Action seeks to bring Massachusetts into compliance with recent U.S. Supreme Court ruling
BOSTON – The Pioneer Public Interest Law Center and Greater Boston Legal Services have filed an action with Massachusetts’ Supreme Judicial Court (SJC) to enjoin the City of Springfield from foreclosing on a home worth about $230,000 because of a $22,000 unpaid tax bill without returning the more than $200,000 difference between the value of the home and the tax liability to the homeowner.
The action comes after the U.S. Supreme Court unanimously found earlier this year in Tyler v. Hennepin County that a Minnesota statute substantially similar to the Commonwealth’s “equity theft” law was unconstitutional because it denied just compensation to a homeowner for the taking of her property. State Attorney General Andrea Campbell recently opined that Tyler renders the Massachusetts law, known as Chapter 60, unconstitutional.
“In Tyler, the Supreme Court sent a clear message that any surplus beyond the tax debt must be returned to the homeowner,” said Pioneer Public Interest Law Center President Frank Bailey. “Massachusetts is one of a minority of states that has a law like Minnesota’s, and the Court’s ruling makes it clear that such laws are unconstitutional and therefore unenforceable.”
In Tyler, the Court unanimously ruled in favor of Geraldine Tyler, an elderly woman who had lost her home valued at $40,000 because of $15,000 in unpaid property taxes. Pioneer Public Interest Law Center filed an amicus brief in the case arguing that the Minnesota statute was unconstitutional.
In the Massachusetts case, Ashley Mills is on the verge of losing her Springfield home worth around $230,000 and for which the mortgage has been fully paid, due to a $22,000 property tax debt. Currently, Chapter 60 allows Springfield — or a private actor to whom a municipality sells its right to foreclose — to keep the more than $200,000 difference between the home’s fair market value and the taxes owed.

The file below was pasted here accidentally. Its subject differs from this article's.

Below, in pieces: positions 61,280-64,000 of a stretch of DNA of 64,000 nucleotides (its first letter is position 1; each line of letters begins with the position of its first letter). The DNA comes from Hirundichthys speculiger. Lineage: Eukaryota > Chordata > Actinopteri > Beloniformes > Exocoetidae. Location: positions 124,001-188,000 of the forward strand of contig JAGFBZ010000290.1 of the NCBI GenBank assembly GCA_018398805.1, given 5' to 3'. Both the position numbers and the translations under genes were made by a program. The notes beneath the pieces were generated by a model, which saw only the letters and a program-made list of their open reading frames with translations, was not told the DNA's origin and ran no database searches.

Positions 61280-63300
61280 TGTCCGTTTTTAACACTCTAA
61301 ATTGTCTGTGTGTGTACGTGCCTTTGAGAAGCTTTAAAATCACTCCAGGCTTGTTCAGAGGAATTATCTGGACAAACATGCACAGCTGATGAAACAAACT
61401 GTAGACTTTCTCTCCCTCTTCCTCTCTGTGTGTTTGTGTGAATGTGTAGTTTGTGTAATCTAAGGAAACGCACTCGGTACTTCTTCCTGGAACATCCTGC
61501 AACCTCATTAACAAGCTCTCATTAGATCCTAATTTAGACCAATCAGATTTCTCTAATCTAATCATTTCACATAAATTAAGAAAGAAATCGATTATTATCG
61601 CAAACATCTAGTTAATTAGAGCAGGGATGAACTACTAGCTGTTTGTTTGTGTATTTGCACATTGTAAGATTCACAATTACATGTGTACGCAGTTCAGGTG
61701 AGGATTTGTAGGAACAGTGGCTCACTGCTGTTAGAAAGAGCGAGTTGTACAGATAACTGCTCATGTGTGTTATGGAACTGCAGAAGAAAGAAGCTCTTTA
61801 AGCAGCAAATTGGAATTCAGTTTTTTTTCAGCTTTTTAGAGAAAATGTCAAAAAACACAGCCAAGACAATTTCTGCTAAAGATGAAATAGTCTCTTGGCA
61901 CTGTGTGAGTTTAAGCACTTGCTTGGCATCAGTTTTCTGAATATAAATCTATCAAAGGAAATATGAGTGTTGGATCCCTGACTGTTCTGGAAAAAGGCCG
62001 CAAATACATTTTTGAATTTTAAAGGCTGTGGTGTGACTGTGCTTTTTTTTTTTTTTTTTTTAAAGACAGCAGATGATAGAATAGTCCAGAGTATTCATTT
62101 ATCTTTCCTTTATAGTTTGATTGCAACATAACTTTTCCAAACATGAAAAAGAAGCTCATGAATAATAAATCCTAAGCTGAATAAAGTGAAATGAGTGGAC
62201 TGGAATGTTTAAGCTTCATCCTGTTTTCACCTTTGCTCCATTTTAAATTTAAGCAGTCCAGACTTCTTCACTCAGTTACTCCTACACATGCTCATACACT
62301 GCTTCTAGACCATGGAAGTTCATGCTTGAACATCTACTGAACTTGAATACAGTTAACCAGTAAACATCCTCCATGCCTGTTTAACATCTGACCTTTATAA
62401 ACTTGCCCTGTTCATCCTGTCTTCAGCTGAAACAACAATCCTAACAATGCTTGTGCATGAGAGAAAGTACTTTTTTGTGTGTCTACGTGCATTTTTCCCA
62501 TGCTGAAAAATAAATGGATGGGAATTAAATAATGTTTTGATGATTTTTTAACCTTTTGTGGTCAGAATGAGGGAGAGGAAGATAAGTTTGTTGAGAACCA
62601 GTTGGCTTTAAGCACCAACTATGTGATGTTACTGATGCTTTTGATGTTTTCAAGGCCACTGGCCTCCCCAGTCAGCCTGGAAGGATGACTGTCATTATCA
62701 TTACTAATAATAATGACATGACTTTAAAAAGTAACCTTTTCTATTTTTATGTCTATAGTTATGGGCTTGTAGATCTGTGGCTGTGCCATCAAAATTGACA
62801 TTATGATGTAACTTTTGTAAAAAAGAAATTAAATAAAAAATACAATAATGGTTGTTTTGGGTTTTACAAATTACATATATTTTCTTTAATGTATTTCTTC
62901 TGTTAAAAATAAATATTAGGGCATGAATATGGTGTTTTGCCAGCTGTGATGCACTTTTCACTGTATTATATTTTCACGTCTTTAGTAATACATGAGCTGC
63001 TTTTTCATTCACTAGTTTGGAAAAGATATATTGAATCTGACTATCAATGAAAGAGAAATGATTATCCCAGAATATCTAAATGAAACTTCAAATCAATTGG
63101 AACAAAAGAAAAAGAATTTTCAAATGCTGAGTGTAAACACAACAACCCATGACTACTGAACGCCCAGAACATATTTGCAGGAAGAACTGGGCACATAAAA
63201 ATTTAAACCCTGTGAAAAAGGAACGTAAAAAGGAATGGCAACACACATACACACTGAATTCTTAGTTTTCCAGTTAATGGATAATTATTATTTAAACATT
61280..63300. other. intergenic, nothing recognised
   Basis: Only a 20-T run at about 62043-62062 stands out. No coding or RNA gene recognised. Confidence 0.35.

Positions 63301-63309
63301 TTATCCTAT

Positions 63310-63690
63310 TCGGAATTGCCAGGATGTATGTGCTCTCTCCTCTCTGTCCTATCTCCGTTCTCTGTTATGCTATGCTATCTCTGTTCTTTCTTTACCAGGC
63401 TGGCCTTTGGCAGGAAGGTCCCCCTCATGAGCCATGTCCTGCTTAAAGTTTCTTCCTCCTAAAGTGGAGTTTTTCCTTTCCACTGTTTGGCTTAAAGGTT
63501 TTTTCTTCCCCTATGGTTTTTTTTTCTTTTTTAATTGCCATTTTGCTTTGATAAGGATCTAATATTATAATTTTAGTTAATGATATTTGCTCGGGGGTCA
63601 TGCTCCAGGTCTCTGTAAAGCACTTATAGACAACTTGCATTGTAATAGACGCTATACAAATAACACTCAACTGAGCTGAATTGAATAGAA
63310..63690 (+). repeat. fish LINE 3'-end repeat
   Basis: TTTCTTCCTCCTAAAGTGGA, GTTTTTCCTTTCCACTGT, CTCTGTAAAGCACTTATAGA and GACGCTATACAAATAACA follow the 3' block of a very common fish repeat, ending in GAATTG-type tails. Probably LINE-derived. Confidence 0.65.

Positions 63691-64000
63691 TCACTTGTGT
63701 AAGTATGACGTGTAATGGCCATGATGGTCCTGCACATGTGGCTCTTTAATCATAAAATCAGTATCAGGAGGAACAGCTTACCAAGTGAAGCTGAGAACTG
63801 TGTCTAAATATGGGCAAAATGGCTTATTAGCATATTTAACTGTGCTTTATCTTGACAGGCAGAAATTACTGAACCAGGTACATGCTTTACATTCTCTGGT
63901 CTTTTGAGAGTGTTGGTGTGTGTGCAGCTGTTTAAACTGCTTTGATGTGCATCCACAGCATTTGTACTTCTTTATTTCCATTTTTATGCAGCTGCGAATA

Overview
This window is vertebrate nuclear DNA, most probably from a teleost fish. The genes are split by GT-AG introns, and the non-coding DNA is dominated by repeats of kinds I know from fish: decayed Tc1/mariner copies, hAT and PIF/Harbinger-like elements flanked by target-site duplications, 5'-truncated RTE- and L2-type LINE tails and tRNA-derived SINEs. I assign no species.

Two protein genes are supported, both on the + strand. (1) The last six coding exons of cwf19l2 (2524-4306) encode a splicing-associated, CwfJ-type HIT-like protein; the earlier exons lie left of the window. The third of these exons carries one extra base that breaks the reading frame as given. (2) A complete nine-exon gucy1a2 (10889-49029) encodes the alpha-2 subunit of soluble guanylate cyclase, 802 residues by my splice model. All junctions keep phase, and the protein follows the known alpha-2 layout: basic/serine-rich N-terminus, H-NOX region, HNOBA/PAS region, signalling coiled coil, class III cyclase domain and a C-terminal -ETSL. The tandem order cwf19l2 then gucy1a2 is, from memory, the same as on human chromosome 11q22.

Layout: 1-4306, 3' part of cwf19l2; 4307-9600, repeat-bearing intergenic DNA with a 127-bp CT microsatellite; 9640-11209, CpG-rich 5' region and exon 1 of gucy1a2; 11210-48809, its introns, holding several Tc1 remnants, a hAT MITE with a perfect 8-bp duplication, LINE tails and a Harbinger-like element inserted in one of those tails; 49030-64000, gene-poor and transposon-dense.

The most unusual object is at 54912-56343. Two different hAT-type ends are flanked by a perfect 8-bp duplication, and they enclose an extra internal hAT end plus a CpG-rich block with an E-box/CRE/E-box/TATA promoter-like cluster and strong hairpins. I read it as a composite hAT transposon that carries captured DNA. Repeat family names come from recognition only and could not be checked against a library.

Mills, 25, lives with her 22-month-old son and disabled mother in the home she inherited from her grandmother. The home is her only financial asset. If it is foreclosed on and she does not receive the more than $200,000 of remaining equity after the tax debt is satisfied, Ashley, her toddler, and her disabled mother are at risk of becoming homeless.
In 2016, Mills was unable to pay $1,636.70 in property taxes she owed. Over the next three years, she entered into payment agreements with the city, but was unable to catch up, largely due to a punitive 16 percent interest rate and other charges imposed under Chapter 60. In May, the City of Springfield filed a motion in the Massachusetts Land Court for judgment of foreclosure.
“Ms. Mills will continue to use every avenue available to pay her taxes and keep her home,” said Catherine M. Kay, Supervising Attorney at Community Legal Aid, who represents Mills in the Land Court foreclosure case. “But those options are limited at this point. If she cannot save her home, she should at least receive the equity in it.”
Ashley Mills’ home is but one example among dozens of unconstitutional tax takings in Massachusetts this year. As a result, in addition to enjoining the City of Springfield from taking her home, the Pioneer Public Interest Law Center and Greater Boston Legal Services are also asking the SJC to enjoin all use of Chapter 60 takings for 90 days.
The action is meant to give the state Legislature time to amend the law to conform with Tyler and allow for a permanent injunction that would prevent Springfield from taking Ms. Mills’ home unless the city makes a provision to turn over, in a reasonable time, the difference between the fair market value of the home and the amount Mills owes in taxes.
Prior to Tyler, 13 states had laws similar to Chapter 60 and the Minnesota statue the Court struck down. Since then, Minnesota, Maine and Nebraska have changed their laws. Illinois has frozen sales of the right to foreclose.
“Low-income households are especially vulnerable to tax foreclosures and Massachusetts has failed to provide these homeowners with realistic options to repay tax arrears,” said Todd S. Kaplan, Senior Attorney at Greater Boston Legal Services. “We are asking the Supreme Judicial Court to stop tax foreclosures while the Legislature works to align the tax foreclosure process with Tyler. The Legislature has an opportunity to ensure that tax foreclosures are a last resort and are done in accordance with the Constitution.”